The megachurch developers have repeatedly failed to make the case as to why the community should support their request for special rights and permission to build this community-killing project that violates the existing zoning code for the land. The developers have presented no meaningful plan to address reasonable concerns that businesses would not survive the disruption to customer traffic as a result road closures from cranes, dumpsters, and other construction measures. The developers also failed to guarantee that they would employ union labor. The unanimous vote by the Land Use Committee is a result of tremendous community organizing and canvassing and demonstrates the kind of power the Woodside community can build when we organize and make our presence known at spaces where decisions are often made without our input.

The Coalition to Defend Woodside and Little Manila is calling on members of the community to attend the full Community Board 2 meeting on Thursday, February 2, 6:30 pm at Sunnyside Community Services 43-31 39th Street. The community board’s vote is advisory. It is then anticipated that the application will go to the Queens Borough President Melinda Katz for a Land Use hearing, where the borough president will make an advisory recommendation. The New York Board of Standards and Appeals is then expected to hold a hearing on the application and will make the final determination to the church’s application to break the zoning rules that everyone else in the community has followed. The coalition is also calling on Majority Leader Jimmy Van Bramer and Queens Borough President Melinda Katz to oppose the application.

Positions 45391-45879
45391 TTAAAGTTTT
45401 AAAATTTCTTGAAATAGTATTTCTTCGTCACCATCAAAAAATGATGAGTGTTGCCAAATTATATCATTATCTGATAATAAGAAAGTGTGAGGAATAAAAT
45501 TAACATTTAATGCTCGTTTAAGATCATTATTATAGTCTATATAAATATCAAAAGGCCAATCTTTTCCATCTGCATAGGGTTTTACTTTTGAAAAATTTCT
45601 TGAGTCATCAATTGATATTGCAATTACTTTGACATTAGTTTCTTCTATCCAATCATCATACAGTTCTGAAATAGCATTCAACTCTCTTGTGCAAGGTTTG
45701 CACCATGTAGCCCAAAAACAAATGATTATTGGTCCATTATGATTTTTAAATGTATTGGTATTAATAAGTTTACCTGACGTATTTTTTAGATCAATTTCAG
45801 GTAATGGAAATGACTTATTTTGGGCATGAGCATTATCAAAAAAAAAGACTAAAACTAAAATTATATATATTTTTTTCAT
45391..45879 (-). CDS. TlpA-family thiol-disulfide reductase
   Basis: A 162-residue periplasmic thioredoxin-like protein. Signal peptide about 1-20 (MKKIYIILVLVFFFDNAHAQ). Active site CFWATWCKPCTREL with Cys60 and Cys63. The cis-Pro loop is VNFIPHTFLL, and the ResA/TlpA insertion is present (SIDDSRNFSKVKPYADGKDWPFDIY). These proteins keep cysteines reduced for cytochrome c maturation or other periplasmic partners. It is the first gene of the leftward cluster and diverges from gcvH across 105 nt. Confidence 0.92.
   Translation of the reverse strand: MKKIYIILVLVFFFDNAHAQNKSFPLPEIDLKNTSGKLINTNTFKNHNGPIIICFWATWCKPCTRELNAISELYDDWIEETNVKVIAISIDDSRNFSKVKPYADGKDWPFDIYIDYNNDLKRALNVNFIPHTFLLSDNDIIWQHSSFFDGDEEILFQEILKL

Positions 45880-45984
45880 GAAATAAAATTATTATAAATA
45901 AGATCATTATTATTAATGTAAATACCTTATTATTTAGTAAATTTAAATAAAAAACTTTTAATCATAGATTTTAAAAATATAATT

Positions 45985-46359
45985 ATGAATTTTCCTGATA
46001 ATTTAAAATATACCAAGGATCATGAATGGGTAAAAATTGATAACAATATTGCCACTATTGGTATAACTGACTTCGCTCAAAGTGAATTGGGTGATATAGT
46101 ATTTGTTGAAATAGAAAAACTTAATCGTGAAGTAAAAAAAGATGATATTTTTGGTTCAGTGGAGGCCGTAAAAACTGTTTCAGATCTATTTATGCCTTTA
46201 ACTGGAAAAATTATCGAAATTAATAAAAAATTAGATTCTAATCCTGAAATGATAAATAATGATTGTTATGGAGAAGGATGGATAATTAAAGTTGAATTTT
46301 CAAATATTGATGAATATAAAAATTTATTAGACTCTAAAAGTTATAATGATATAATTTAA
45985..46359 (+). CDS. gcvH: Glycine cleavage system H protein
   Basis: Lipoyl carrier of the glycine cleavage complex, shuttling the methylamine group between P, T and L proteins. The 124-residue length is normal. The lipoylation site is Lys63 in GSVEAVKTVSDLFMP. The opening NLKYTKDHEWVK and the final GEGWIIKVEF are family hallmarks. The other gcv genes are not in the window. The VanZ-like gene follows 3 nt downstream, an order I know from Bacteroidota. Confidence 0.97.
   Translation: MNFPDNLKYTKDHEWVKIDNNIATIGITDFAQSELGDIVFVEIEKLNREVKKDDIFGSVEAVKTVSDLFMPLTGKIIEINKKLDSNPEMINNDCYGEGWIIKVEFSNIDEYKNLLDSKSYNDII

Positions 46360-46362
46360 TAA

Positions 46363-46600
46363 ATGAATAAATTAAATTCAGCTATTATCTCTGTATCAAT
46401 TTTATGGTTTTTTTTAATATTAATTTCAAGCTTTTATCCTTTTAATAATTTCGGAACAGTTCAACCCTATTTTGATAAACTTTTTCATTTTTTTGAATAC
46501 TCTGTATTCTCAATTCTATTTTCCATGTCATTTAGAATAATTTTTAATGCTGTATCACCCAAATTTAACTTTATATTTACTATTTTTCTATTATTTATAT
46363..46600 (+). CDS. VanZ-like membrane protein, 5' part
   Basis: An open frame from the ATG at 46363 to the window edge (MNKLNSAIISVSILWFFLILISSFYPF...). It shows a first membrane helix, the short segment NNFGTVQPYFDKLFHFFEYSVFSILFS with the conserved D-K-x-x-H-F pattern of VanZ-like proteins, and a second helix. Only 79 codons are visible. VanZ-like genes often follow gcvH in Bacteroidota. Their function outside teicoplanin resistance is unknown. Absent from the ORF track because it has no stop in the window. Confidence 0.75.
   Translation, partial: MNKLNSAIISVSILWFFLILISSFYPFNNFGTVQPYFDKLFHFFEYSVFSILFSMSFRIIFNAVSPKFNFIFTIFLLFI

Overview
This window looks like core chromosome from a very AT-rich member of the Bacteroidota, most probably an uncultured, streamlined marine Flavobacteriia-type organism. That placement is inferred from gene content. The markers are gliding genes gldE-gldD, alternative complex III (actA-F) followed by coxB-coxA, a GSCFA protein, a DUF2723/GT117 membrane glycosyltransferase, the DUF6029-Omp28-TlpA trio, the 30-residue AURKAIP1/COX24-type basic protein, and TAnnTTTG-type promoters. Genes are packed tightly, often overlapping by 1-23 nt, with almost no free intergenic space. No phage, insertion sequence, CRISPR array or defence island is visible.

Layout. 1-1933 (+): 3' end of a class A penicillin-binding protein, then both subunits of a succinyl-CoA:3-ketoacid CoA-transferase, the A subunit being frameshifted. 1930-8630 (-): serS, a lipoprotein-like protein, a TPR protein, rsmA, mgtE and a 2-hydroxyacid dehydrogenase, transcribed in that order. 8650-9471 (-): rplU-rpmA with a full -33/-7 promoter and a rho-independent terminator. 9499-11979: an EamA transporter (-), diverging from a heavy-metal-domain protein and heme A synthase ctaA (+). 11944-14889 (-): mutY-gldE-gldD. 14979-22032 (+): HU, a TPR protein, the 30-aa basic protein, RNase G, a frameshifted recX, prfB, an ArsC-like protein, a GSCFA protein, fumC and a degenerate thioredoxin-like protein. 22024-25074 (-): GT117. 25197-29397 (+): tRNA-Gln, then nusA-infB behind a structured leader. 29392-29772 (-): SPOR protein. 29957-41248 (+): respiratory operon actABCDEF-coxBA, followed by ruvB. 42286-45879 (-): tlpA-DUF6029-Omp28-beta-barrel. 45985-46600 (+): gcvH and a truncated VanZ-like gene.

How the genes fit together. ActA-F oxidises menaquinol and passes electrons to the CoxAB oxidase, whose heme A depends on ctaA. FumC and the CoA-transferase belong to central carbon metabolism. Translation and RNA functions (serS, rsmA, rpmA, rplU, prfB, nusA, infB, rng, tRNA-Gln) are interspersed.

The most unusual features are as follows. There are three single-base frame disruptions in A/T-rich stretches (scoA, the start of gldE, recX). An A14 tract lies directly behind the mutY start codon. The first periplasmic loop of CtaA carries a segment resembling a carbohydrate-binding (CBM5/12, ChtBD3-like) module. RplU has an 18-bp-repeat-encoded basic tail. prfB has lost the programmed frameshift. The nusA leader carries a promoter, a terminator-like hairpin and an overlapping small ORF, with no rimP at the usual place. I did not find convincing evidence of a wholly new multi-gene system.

The Land Use Committee voted against recommending the project for approval by the full Community Board by noting that it fails to meet four out of five criteria as defined by Section 72-21 of the zoning resolution. The Land Use Committee found that the plan was out of character with Little Manila, that the hardship the church leaders claimed was of their own creation, that the configuration did not meet the zoning variance regulations, and it was not the smallest possible exception to the rules the church needed to continue their operations.

- Coalition to Defend Woodside & Little Manila

Astoria housing development is a-hummin'


I've been enjoying Ye Olde Queens Crap blog for some time now. I've been a Queens homeowner and resident for 17 years on 30th Rd, and that still makes me a "new guy" on this block!

I'm writing you regarding a particularly polished turd that just went up here. While it is well....crappy, that's not really the worst of it. If I just had to look at it, and accept it...well that's not too bad. But sadly that isn't the case. These folks have installed an enormous HVAC system on the roof that is bombarding an entire block with a low frequency droning sound - 24 hours a day!

So, we've reached out to them (this neighborhood is still local enough that through mutual friends I was able to contact them directly) - they were very nice - but ultimately completely dismissive towards us.

I know ZERO about posting something on a blog or anything like that. Might you be interested in helping? I mean this piece of junk deserves a spot on Queens Crap if only for its transparent co-opting of the Welling Court Mural Project - but then to shrug off the complaints of the neighborhood (including my neighbor who has been here since 1952!!) So much more to tell, but I won't waste any more of your time (unless you ask).

How do you spell dreck? This website will tell you."

- Anonymous

"P.S. They are spending far more on the appliances for their outdoor rooftop kitchen than whatever the cost may be of a properly designed noise enclosure.

Thanks for taking the time to read this!"